Lakenheath's new simulator links bases for training
Stars and Stripes March 1, 2006
RAF Lakenheath has become the fifth base in the Air Force to receive a new model of a high-tech F-15 “mission training center” made by Boeing Co., the aircraft manufacturer announced last month.
The new equipment will allow pilots in flight simulators at different locations to train together simultaneously from thousands of miles apart — a step forward in the quality and flexibility of flight trainers, Maj. Marc LaRue, from Lakenheath’s 493rd Fighter Squadron, said.
Following three years of development, the new simulator (actually two mock cockpits and several controllers’ stations) opened for operation in January and has since been used by Lakenheath pilots, LaRue said.
The flight simulator is part of an Air Force program of “distributed mission operations,” a broad training scheme to allow forces to simulate large-scale training missions across continents without leaving their home bases.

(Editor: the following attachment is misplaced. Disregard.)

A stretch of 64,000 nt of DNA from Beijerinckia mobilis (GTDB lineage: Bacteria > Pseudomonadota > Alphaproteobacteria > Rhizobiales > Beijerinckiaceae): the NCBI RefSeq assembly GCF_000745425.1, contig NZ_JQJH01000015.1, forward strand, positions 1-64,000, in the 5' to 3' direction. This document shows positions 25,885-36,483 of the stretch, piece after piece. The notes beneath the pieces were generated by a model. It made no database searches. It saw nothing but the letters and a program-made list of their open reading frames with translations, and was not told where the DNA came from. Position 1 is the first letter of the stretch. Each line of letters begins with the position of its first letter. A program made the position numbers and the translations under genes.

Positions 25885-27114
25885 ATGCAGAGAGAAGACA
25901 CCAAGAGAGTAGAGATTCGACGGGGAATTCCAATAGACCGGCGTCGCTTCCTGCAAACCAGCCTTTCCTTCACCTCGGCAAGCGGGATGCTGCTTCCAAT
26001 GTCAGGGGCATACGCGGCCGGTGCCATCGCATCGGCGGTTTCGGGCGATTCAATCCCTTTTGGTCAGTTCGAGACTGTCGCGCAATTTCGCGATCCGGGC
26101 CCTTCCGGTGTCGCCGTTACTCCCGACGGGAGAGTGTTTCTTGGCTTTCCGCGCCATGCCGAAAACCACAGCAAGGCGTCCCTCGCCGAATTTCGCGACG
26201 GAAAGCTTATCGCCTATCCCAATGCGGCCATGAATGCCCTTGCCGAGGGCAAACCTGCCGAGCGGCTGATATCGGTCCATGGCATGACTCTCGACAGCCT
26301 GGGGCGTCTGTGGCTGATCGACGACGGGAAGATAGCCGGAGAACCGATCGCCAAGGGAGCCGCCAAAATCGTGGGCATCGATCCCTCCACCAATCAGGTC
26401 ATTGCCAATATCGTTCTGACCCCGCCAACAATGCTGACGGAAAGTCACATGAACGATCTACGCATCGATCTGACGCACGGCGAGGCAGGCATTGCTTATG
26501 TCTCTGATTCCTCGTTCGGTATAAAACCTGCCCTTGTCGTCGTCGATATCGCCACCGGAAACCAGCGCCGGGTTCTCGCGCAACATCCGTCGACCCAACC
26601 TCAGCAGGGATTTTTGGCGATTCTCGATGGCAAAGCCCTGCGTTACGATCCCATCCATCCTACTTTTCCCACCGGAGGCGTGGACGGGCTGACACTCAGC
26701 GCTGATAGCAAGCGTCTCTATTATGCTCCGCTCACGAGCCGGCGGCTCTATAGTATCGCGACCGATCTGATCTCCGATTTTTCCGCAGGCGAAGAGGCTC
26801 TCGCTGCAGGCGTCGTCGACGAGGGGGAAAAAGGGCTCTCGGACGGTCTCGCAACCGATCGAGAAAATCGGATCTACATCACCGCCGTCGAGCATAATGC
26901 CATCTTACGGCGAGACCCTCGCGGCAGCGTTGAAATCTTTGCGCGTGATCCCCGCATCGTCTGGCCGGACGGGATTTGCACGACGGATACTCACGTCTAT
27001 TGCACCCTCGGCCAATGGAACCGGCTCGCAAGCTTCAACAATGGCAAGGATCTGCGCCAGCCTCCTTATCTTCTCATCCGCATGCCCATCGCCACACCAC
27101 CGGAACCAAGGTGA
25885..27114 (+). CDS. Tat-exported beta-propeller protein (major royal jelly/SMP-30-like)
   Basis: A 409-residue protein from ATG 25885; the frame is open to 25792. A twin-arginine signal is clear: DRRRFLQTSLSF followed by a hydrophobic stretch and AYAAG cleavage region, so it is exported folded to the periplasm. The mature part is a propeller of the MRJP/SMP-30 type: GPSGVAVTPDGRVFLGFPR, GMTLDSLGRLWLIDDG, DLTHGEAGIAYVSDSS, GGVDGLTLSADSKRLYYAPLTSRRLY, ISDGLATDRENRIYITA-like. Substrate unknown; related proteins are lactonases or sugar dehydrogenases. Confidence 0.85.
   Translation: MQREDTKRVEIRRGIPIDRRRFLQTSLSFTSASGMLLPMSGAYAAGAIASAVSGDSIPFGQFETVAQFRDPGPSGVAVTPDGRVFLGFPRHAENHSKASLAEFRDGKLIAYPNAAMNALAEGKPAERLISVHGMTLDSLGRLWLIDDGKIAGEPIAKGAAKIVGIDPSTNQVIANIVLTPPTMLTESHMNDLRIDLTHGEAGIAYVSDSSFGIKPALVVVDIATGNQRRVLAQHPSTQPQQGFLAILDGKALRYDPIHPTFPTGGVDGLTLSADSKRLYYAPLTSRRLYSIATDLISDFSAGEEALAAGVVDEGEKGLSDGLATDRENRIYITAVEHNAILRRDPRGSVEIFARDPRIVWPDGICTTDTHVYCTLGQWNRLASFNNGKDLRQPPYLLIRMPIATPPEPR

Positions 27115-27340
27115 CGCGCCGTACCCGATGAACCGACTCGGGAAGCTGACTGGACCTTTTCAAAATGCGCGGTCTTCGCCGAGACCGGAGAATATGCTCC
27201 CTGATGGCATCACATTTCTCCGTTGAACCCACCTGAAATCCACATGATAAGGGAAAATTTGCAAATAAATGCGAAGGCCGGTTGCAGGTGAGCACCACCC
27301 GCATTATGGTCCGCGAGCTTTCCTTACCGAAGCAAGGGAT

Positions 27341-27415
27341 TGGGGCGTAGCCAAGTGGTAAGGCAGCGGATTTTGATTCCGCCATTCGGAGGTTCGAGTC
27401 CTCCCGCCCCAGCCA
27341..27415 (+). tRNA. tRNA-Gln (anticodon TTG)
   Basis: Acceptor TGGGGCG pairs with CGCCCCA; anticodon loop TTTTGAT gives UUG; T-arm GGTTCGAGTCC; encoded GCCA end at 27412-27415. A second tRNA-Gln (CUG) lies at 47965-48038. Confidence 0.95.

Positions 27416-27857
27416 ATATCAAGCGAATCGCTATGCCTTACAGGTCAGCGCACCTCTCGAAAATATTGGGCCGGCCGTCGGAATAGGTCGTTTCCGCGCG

That kind of networking capability isn’t yet running on the Lakenheath system, but should be in place by the spring, LaRue said.
In the meantime, local pilots have been using the new simulator for other training purposes, which allows them to practice more intercepts than if they were actually in a jet, he said. It also comes with stations to allow pilots to fly opposing jets in the simulations, enabling F-15 pilots to practice against live opponents and not computerized intelligence.
Additionally, the equipment has “very, very realistic” visual displays compared to previous models, adding to its appeal, LaRue said.
The new simulator joins those at a small group of existing terminals at Elgin Air Force Base in Florida, Langley Air Force Base in Virginia, Elmendorf Air Force Base in Alaska and Kadena Air Base in Japan, according to information from Boeing. It also can be linked to other training simulators, as well as command and control headquarters, such as offices at U.S. Air Forces in Europe, allowing pilots to take part in large-scale virtual operations, LaRue said.